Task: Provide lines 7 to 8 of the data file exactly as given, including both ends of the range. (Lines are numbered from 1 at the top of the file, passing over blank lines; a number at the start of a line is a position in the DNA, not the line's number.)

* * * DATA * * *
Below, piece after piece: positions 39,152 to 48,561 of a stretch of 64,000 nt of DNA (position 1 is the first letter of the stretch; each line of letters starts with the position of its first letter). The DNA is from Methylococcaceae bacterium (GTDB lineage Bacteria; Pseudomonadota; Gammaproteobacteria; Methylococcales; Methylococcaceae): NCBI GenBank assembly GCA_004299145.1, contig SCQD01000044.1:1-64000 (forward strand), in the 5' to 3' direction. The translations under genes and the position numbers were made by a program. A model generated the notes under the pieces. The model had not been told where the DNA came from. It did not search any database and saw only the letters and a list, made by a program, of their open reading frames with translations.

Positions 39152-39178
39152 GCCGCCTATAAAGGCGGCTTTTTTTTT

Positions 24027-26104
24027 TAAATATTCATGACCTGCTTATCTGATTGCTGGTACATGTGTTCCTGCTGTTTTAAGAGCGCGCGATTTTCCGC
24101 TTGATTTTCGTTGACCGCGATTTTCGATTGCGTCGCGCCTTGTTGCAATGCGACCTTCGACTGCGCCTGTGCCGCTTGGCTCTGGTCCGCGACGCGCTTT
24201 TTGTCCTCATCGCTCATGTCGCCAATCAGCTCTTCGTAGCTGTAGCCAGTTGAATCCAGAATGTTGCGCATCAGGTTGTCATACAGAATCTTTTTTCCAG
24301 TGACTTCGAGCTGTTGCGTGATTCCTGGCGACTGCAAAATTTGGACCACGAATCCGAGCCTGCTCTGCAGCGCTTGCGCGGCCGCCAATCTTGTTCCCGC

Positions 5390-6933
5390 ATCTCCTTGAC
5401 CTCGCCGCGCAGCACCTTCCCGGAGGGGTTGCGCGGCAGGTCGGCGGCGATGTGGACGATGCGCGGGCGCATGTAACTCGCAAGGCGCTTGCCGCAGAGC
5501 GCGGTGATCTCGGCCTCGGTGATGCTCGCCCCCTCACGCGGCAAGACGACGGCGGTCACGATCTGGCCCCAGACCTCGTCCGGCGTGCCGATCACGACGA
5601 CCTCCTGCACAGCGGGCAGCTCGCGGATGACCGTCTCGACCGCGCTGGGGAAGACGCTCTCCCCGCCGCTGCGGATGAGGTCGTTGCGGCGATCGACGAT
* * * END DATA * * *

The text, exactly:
24201 TTGTCCTCATCGCTCATGTCGCCAATCAGCTCTTCGTAGCTGTAGCCAGTTGAATCCAGAATGTTGCGCATCAGGTTGTCATACAGAATCTTTTTTCCAG
24301 TGACTTCGAGCTGTTGCGTGATTCCTGGCGACTGCAAAATTTGGACCACGAATCCGAGCCTGCTCTGCAGCGCTTGCGCGGCCGCCAATCTTGTTCCCGC